As the FreightTech industry continued its rapid evolution, 2023 presented unique challenges and valuable lessons for organizations adopting new technologies. 

From the impact of strategic investments to the hurdles faced in technology implementation, experts from all corners of the supply chain discussed with FreightWaves the current FreightTech landscape and shed light on the trends that will shape its future in 2024.

Lessons learned in 2023

2023 seemed to be the year that freight technology overinvestment caught up with the down freight market, experts said. Many companies invested in freight technology when freight demand was booming in the past few years, yet many of those purchases were executed based on full pockets, not well-thought-out goals.

Related: In 2024 FreightTech 25, top companies survive year of struggles

“The last two years were such a boom that folks spent a lot of money on technology without a plan. In 2023 when budgets were tight, they wanted to blame tech vendors for the software they bought, or their tech organizations for the product underperforming or not producing ROI,” said Ryan Schreiber, chief growth officer at technology consultancy Metafora.

Industry technology adviser Tommy Barnes backed Schreiber’s concern about user adoption over the past few years, and about FreightTech’s inability to capture a user’s intentions for the systems and ability to help with change management.

“The adoption of supply chain technologies is as much about change management as the technology itself. Many organizations underestimate this when developing products for the supply chain space,” said Barnes. “There must be an ongoing customer feedback loop. … This leads to a more robust go-to-market process and a delighted customer network that creates an ongoing network of referrals for your business.”

If your solution came with a higher level of change management, failure to hand-hold your customer and grow the solution’s value based on customer needs led to a tough 2023.

However, if your technology offered a phenomenal user experience and focused on that experience throughout 2022, your 2023 likely came with growth.

Related: BCB Transport gains revenue per truck through Optimal Dynamics partnership

“Last year everybody cut back on technology because spending less demonstrated a faster payback. We have eight portfolio companies in supply chain and technology. The ones that performed best could demonstrate instant impact,” said Ben Gordon, managing partner and CEO of Cambridge Capital.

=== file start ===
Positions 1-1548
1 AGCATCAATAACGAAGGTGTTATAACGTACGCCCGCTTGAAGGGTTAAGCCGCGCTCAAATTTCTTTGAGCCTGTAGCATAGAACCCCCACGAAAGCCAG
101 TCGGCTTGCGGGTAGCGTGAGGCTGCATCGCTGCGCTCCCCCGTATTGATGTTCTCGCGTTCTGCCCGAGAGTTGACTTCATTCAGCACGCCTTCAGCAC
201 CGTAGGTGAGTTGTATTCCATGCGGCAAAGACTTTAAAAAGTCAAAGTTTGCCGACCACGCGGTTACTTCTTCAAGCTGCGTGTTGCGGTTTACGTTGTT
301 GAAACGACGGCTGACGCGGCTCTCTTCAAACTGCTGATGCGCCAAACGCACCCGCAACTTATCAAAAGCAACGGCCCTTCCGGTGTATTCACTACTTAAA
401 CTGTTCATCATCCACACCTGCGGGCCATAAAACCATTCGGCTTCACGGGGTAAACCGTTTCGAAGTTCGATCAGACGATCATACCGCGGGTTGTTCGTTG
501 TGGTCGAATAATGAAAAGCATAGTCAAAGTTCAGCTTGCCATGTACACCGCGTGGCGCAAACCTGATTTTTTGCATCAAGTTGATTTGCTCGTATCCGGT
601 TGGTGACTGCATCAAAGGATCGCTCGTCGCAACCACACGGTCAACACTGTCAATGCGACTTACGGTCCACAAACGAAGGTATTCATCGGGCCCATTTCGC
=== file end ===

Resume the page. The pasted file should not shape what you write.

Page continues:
Gordon described the growth of solutions like Greenscreens AI, ReverseLogix and Parcel Perform because of implementation that often took less than a month and turned loss centers of businesses, like returns, into profit centers.

Yet, with the amount of marketing being carried out by FreightTech companies to acquire new customers, Schreiber warned that for those who preach their product to be an easy button to solving a problem, change management must be addressed at the end of the day.

“Like Belle and Prince Adam [or The Beast to those who are not Disney adults], this is a tale as old as time. It is nothing new. The biggest hurdle is adoption. Adoption is about change management,” he explained. “They’ll say, ‘Well these are our employees we can make them do it’ and then say, ‘Well no one is doing it the way we tell them.’ It all comes down to why are you applying software to this problem? What are the reasons your user will push back on adopting this software?”

Ironically, Schreiber pointed to an age-old FreightTech statement to showcase implementation failure: “Think about how ‘this is a relationship business’ mentality affects software adoption negatively.” he said.

Related: Where does FreightTech go from here?

Maybe it is that antiquated thinking that has finally caught up to the FreightTech industry in 2023. For Adam Wingfield, trucking expert and owner of Innovative Logistics Group, this might mean hiring out of the ordinary to transform this industry from a “relationship business” to a technology-driven field.